A Pakistani court dismissed blasphemy charges against a married Christian couple on Thursday, lifting the death sentence imposed by a lower court in 2014.
Shafqat Emmanuel Masih and his wife Shughufta Kausar Masih were accused of sending text messages to their Muslim colleagues in which they allegedly insulted Prophet Muhammad. The couple claims to be illiterate.
They also said they were trapped by Muslim colleagues due to a work-related dispute. The wife’s colleagues apparently stole their identity documents and used them to buy cell phone numbers under the couple’s names. The couple was jailed before the current practice of providers asking for an electronic thumb impression from their clients.
What was the EU stance?
The news of the acquittal follows a move by the European Parliament in April, when the EU lawmakers decried the “alarming” rise in blasphemy cases.
Commenting on the charges against the Christian couple, lawmakers said the evidence was “deeply flawed” and urged Pakistani authorities to lift the death sentence “immediately and unconditionally.”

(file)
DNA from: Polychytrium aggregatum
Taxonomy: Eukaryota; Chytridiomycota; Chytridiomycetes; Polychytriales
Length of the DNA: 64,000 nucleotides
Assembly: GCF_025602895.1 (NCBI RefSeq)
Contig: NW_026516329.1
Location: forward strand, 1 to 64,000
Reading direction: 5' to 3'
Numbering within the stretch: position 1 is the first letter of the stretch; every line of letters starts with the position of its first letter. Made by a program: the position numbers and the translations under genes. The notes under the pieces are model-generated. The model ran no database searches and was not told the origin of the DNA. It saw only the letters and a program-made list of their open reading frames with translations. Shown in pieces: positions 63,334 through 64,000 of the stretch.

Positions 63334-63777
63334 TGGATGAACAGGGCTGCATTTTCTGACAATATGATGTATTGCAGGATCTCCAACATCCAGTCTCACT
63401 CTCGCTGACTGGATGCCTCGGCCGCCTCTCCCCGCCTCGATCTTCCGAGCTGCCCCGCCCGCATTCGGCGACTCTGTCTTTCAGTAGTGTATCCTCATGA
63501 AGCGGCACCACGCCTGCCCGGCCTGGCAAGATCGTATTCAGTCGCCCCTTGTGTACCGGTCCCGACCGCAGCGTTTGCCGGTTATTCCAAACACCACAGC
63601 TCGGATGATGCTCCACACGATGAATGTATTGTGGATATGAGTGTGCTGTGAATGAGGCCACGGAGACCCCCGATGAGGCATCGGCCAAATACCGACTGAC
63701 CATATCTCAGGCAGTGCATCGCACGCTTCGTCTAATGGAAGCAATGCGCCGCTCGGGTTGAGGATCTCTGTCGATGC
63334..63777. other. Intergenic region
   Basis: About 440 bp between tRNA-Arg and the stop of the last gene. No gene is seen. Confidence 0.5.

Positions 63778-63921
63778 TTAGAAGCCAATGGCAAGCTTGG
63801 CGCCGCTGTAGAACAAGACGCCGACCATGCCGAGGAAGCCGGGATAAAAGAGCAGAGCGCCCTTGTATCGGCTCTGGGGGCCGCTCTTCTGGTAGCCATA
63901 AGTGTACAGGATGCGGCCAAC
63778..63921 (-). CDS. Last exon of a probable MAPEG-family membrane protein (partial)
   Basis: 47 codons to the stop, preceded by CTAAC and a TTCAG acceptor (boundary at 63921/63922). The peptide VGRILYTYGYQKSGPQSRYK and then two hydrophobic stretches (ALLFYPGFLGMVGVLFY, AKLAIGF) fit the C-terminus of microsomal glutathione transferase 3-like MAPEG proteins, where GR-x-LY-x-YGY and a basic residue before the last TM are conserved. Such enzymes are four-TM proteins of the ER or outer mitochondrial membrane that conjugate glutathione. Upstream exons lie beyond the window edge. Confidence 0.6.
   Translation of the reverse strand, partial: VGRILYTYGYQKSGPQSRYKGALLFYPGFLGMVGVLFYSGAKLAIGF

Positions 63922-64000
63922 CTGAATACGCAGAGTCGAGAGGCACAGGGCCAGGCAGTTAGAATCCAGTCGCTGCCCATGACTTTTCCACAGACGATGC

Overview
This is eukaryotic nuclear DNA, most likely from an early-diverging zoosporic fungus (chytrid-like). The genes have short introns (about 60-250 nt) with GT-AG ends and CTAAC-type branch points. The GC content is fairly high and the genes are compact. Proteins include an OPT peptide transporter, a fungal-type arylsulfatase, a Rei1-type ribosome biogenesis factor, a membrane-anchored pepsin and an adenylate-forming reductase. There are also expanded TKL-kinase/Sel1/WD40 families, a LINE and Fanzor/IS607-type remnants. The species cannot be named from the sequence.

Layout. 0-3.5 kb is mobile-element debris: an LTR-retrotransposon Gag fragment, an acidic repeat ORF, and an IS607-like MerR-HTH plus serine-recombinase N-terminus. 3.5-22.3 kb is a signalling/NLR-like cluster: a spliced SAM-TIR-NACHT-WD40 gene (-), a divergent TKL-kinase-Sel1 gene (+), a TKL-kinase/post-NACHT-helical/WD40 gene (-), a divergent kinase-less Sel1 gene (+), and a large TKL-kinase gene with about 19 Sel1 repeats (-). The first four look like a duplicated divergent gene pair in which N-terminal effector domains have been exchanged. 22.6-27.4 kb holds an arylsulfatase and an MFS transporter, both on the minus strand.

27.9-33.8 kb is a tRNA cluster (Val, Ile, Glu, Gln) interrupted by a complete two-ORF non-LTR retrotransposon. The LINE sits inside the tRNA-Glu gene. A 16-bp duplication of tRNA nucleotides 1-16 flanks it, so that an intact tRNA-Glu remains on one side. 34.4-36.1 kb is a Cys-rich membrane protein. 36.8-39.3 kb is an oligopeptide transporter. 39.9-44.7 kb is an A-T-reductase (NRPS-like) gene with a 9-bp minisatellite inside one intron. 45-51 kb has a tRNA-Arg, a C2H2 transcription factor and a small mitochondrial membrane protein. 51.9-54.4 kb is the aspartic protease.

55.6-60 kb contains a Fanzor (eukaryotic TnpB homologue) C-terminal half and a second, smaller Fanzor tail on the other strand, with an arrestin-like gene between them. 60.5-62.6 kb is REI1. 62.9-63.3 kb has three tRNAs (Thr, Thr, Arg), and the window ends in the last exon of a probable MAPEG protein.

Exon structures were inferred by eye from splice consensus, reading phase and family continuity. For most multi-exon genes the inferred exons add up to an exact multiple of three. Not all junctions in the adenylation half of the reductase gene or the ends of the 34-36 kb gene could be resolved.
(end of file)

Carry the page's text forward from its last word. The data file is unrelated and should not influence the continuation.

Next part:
On Thursday, defense lawyer Saiful Malook said he expected the defendants to leave prison next week.
“I am very happy that we were able to get the release of this couple who are some of the most helpless people in our society,” the attorney said.
Why is this case important?
Blasphemy charges are a serious issue in Muslim-majority Pakistan. In many areas of the country, even rumors of anti-Islamic behavior are enough to trigger violent attacks on minority groups. Prior to the couple’s arrest, the husband, wife and their four children lived in the town of Gojra, west of Lahore. At least seven people were killed in Gojra in 2009, when a mob attacked a Christian neighborhood over rumors that a Koran had been desecrated.
The couple’s attorney Malook is also known for representing Asia Bibi in a case parallel to the one against Shafqat Emmanuel Masih and Shughufta Kausar. Bibi was also sentenced to death, with her case capturing media attention in the West and the sentence eventually overturned. The acquittal triggered protests by religious extremists in 2018, with Bibi emigrating to Canada.
Some 80 people remain imprisoned on blasphemy charges in Pakistan, with half of them facing either the death penalty or life in prison, the Pakistani Dawn daily reported citing US Commission on International Religious Freedom.
dj/rt (AFP, Reuters, EPD)